New EPA Regulations Would Force Power Plants To Find 30% More Loopholes By 2030

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Rescuers Heroically Help Beached Garbage Back Into Ocean

ATLANTIC BEACH, NC—In what many described as an inspiring display of selflessness and teamwork, a group of rescuers heroically saved a beached mound of garbage by helping the stranded trash back into the ocean, eyewitnesses reported Thursday.

Strongside/Weakside: Jurgen Klinsmann

Despite leading the U.S. men’s national team through the so-called “Group of Death” in the 2014 World Cup, Jurgen Klinsmann has come under heavy criticism this week after his side finished fourth in the 2015 Gold Cup. Is he any good?

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  • Father Apologizes For Taking Out Anger On Wrong Son

    ELIZABETH, NJ—Moments after losing his composure with an unwarranted emotional outburst, local father David Kessler reportedly apologized to his son Christopher Thursday for erroneously taking out his anger on him and not his older brother Peter.

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Report: One In Three Americans Will Get Dessert If Someone Else Does

WASHINGTON—Noting that many of those surveyed reported feeling kind of full but could “probably make room” for ice cream or pie, a report published Thursday by the Pew Research Center found that nearly a third of Americans would be willing to get dessert if someone else does.

New EPA Regulations Would Force Power Plants To Find 30% More Loopholes By 2030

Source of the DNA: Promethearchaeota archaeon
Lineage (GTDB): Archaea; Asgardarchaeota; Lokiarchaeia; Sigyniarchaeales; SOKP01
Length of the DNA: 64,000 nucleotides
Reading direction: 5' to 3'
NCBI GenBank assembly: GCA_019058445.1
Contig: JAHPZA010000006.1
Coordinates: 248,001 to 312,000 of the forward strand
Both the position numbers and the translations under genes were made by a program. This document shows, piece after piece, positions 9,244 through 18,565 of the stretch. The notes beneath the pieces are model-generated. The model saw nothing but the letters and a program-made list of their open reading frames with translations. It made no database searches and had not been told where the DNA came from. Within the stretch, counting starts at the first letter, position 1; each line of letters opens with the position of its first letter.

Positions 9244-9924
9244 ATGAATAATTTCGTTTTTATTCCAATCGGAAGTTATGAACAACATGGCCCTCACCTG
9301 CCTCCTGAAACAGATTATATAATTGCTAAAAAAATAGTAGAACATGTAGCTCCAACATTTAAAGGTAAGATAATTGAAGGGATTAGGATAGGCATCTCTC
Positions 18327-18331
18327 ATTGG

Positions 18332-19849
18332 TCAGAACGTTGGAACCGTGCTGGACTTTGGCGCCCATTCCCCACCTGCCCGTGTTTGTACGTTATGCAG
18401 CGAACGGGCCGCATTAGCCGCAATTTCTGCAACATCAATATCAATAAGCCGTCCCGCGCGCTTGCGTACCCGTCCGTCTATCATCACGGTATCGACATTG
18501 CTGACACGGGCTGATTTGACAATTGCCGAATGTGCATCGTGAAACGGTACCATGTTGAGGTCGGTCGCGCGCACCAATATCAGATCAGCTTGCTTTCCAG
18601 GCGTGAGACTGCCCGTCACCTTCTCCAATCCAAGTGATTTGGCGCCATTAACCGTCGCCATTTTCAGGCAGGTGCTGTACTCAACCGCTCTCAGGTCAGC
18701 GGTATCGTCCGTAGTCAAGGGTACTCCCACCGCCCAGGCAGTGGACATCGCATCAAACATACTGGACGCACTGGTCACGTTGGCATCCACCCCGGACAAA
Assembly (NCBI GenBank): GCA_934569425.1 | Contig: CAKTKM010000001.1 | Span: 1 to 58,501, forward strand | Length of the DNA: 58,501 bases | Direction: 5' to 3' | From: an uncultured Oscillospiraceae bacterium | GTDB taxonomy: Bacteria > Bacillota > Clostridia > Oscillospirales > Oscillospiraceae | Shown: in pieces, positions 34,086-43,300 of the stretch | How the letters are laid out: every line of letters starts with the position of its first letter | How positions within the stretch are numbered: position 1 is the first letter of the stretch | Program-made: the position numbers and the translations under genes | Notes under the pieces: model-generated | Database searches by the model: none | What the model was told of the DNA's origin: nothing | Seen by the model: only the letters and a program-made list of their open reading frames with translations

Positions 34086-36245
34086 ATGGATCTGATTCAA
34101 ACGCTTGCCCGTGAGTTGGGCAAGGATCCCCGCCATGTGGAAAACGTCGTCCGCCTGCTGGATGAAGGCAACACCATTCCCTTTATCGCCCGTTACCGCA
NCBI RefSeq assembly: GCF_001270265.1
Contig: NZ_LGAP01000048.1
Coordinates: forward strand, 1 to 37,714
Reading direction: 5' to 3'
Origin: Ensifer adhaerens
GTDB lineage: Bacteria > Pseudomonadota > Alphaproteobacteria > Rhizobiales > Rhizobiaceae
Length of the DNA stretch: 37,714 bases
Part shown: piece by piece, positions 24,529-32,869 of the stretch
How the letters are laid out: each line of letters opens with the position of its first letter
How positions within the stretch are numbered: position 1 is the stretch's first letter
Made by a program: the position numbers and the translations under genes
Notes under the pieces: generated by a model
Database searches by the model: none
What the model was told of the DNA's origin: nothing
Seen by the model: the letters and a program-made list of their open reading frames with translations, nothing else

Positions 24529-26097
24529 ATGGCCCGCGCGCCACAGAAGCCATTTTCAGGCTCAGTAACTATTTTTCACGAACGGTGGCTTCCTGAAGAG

WASHINGTON—Announcing one of the broadest reforms to the nation’s energy policy in decades, the Environmental Protection Agency introduced sweeping new regulations Monday that will require all power plants to find 30 percent more loopholes by the year 2030. “By setting this strict regulatory standard, we are ensuring that the operators of fossil-fuel power plants take proactive steps to uncover and exploit even more technicalities and exemptions in the federal code in the coming decades,” said EPA administrator Gina McCarthy, who pointed to strict loophole quotas that will force electrical utilities to pursue more efficient ways of bypassing rules, prompting a boom in energy sector research into how to take advantage of flexible state-by-state deadlines and ways to grandfather in exemptions for particular coal-burning plants. “The country’s power facilities must adopt a drastic new approach when it comes to how they deftly slide around environmental law. Through utilizing new and inventive means of circumventing the requirements—including innovations in legal maneuvering that tie the new rules up in the courts for years—these polluters will be able to finagle a way to continue releasing carbon dioxide, mercury, and other toxins into the air for the foreseeable future.” McCarthy stated that the EPA’s new regulations would cost the energy industry between $7.3 billion and $8.8 billion annually over the next few years, primarily in political donations to candidates who will ensure the regulations are fully repealed.